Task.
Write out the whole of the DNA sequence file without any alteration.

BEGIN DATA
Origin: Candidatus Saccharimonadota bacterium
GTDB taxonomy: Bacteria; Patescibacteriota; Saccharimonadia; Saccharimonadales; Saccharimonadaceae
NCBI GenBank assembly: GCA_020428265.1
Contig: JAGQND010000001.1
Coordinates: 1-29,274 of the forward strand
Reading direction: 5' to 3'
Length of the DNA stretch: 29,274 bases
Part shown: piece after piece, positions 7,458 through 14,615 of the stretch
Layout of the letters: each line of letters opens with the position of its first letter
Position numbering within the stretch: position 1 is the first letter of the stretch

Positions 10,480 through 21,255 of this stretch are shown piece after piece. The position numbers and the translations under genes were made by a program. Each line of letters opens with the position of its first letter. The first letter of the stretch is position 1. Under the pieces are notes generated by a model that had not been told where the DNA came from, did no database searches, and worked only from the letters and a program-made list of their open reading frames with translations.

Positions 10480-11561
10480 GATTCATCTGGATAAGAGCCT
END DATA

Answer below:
Origin: Candidatus Saccharimonadota bacterium
GTDB taxonomy: Bacteria; Patescibacteriota; Saccharimonadia; Saccharimonadales; Saccharimonadaceae
NCBI GenBank assembly: GCA_020428265.1
Contig: JAGQND010000001.1
Coordinates: 1-29,274 of the forward strand
Reading direction: 5' to 3'
Length of the DNA stretch: 29,274 bases
Part shown: piece after piece, positions 7,458 through 14,615 of the stretch
Layout of the letters: each line of letters opens with the position of its first letter
Position numbering within the stretch: position 1 is the first letter of the stretch

Positions 10,480 through 21,255 of this stretch are shown piece after piece. The position numbers and the translations under genes were made by a program. Each line of letters opens with the position of its first letter. The first letter of the stretch is position 1. Under the pieces are notes generated by a model that had not been told where the DNA came from, did no database searches, and worked only from the letters and a program-made list of their open reading frames with translations.

Positions 10480-11561
10480 GATTCATCTGGATAAGAGCCT